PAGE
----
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Is there a link between concentrations of highly educated people in cities and the whole country's economy? Gerald A. Carlino discusses how the spillover of knowledge associated with increased education may be an engine of growth for local and national economies. One question for policymakers is how best to encourage these spillovers.
Full article (258 KB, 7 pages).
Why are more and more Americans collecting disability payments?
Burcu Eyigungor explores possible causes behind this trend, how it may be affecting labor force participation, and the effectiveness of programs designed to encourage recipients to return to work.
Full article (518 KB, 8 pages).
During the Great Recession, unemployment in Germany actually fell, even though economic output contracted more sharply there than in the U.S. Did Germany's job protection programs make the difference? Shigeru Fujita and Hermann Gartner explore how U.S. and German firms tend to respond to economic conditions and identify a different cause for Germany's muted labor market response.
Full article (798 KB, 10 pages).
Abstracts of the latest working papers produced by the Research Department of the Federal Reserve Bank of Philadelphia. (180 KB, 4 pages).
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To monitor the soundness of the banking system, regulators amass detailed information on banks' current and projected financial status. Although
there may be advantages to making this information public, Yaron Leitner explains why it's sometimes better not to disclose everything.
Full article (354 KB, 8 pages).
As Leonard Nakamura discusses, the more we use and learn about our smartphones, apps, and other tech tools, the more valuable they become to us. But how can economists accurately measure this increase in value so that household purchasing power and economic output aren't continually being underestimated?
Full article (192 KB, 6 pages).
To complement its widely followed manufacturing survey, the Philadelphia Fed has rolled out a new survey of nonmanufacturing firms. As Elif Sen explains, the shift from manufacturing to services as the main driver
of economic growth may make nonmanufacturing surveys increasingly valuable for assessing our regional and national economies.
Full article (334 KB, 8 pages).
Abstracts of the latest working papers produced by the Research Department of the Federal Reserve Bank of Philadelphia. (140 KB, 2 pages).
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Why do firms tend to locate near other firms? Economists suspect that
geographic clustering spurs innovation by letting businesses tap a climate
rich in informal transfers of knowledge. By tracing links between inventors
filing for patents for the same inventions, Jeffrey Lin shares new evidence
supporting the idea that proximity offers businesses tangible benefits.
Full article (258 KB, 6 pages).
In recent decades, institutions that function much like traditional banks
have grown outside regulatory oversight. Yet, as Daniel Sanches explains, these so-called shadow banks are as vulnerable to runs as regular banks. Because banking crises can inflict lasting economic harm, economists are interested in tracing how the panic ensued in the shadow system.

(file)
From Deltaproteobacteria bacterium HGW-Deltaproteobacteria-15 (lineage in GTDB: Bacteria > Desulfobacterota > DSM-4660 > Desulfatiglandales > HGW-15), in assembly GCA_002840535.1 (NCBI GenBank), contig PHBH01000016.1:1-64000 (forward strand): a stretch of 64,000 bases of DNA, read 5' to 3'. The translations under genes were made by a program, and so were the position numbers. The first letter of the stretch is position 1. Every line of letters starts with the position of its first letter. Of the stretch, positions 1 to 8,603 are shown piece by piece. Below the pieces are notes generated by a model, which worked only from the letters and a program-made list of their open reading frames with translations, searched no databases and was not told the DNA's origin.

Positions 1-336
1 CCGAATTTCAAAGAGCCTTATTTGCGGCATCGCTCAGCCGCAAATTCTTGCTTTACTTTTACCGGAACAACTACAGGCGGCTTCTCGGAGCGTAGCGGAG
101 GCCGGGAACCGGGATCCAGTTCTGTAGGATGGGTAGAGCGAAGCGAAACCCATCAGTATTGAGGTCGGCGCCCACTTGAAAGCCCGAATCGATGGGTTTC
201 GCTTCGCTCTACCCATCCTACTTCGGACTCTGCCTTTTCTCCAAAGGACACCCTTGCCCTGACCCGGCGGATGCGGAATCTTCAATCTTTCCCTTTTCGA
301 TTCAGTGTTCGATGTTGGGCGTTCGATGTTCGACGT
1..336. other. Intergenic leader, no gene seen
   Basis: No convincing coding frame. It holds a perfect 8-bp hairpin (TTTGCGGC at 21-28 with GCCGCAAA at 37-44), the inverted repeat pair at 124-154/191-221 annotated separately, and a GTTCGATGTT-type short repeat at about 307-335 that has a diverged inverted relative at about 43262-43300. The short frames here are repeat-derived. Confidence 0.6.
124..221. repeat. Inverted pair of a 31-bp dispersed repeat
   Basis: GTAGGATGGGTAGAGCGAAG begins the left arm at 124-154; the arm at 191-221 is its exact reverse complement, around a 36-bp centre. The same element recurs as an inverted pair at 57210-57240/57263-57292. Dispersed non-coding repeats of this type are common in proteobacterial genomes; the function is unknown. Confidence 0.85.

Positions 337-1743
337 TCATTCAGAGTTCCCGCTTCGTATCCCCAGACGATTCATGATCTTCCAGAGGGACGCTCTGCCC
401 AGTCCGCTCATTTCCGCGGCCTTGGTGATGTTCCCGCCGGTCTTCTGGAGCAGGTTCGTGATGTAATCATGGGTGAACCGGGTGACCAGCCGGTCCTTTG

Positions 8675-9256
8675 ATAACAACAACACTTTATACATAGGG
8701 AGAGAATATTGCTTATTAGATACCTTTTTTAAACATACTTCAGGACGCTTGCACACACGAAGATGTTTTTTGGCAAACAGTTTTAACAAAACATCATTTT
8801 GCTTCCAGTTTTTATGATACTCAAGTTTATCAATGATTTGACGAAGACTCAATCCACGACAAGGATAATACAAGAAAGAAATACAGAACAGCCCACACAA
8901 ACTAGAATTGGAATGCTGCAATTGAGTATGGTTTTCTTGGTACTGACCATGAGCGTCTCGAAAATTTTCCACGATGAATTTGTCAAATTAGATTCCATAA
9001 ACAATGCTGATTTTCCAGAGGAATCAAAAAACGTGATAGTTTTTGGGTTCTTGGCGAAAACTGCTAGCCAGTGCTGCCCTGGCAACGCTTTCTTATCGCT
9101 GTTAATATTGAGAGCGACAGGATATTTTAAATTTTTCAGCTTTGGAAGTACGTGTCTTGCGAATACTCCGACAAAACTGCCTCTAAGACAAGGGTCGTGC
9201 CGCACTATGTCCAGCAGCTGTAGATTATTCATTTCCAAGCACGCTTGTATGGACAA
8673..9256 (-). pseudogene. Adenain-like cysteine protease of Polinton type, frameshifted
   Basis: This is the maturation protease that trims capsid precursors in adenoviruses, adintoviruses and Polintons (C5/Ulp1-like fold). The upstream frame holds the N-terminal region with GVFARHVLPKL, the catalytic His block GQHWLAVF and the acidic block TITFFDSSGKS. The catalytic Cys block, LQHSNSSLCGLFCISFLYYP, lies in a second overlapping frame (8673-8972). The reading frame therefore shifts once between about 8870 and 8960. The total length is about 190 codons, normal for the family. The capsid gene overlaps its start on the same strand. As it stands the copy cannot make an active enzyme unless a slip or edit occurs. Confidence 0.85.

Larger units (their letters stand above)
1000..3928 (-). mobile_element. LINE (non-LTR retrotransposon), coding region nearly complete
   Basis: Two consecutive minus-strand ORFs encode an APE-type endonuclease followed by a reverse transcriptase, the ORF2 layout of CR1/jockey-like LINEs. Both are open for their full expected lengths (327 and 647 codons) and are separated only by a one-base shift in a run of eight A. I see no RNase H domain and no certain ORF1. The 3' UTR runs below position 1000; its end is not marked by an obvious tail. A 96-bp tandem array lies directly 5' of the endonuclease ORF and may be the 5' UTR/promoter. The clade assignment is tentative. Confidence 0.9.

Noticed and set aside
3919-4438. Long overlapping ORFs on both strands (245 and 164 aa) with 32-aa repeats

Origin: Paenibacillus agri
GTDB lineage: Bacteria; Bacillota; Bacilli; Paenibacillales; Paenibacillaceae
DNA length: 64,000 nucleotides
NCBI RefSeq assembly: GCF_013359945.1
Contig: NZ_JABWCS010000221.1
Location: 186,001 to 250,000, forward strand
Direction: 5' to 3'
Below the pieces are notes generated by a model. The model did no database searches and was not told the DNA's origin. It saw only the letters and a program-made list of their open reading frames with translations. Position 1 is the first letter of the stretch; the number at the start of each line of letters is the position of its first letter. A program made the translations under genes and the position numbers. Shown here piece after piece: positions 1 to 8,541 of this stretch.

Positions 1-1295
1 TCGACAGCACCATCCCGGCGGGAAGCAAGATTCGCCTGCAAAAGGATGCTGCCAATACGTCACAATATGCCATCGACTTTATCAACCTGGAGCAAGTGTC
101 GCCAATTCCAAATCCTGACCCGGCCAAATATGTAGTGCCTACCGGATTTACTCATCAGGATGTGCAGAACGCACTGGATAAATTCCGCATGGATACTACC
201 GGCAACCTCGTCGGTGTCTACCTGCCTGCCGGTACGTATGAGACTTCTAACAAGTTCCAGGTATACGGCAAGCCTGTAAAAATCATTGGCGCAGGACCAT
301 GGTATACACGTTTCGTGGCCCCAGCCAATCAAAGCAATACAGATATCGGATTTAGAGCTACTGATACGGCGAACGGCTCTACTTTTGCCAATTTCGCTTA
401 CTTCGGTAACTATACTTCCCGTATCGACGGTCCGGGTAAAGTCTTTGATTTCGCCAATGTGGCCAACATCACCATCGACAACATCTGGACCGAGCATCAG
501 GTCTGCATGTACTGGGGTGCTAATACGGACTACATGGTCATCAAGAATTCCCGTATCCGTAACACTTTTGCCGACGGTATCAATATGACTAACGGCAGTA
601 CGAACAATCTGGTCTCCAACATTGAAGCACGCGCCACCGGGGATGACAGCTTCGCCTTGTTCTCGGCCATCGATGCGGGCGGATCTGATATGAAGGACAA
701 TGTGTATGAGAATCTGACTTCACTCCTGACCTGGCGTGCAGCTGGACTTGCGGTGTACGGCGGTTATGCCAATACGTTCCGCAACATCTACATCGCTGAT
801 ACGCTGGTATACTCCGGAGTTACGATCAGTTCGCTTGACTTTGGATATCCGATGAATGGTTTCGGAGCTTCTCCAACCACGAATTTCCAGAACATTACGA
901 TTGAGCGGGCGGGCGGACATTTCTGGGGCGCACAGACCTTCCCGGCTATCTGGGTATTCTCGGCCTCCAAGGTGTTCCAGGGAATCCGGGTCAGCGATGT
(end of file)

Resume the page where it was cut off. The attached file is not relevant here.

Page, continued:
Full article (249 KB, 8 pages).
To enact effective policies and spend resources efficiently, firms,
policymakers, and markets need accurate economic forecasts. But even
though economists generally work with similar models and data, their
projections often range widely. To better understand why, Keith Sill
explores what the evidence and theories say about how forecasters form
Full article (362 KB, 10 pages).
Abstracts of the latest working papers produced by the Research Department of the Federal Reserve Bank of Philadelphia. (155 KB, 3 pages).
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Given the importance of international trade for economic growth, why
in any given year do few U.S. firms export their wares, and why are most
U.S. goods not traded with most countries? Roc Armenter presents some intriguing evidence suggesting the U.S. does export most of its products to most countries, just not very often.
Full article (579 KB, 8 pages).
What determines where businesses and households locate? Location decisions can affect the economic health of cities and metropolitan areas. But as Jeffrey Brinkman explains, how firms, residents, and workers go about choosing where to locate can involve complex interactions with sometimes unpredictable consequences.
Full article (609 KB, 7 pages).
Even before the Great Recession, housing market bubbles have been associated with severe financial crises around the world. Why do these booms and busts occur? Leonard Nakamura explains that part of the answer may lie with how mortgage lending practices appear to respond to
rising and falling house prices in somewhat unexpected ways.
Full article (508 KB, 9 pages).
Mitchell Berlin summarizes new research on household finance
presented at a joint conference sponsored by the Federal Reserve Bank of
Philadelphia's Research Department and Payment Cards Center.
Full article (240 KB, 6 pages).
Abstracts of the latest working papers produced by the Research Department of the Federal Reserve Bank of Philadelphia. (154 KB, 2 pages).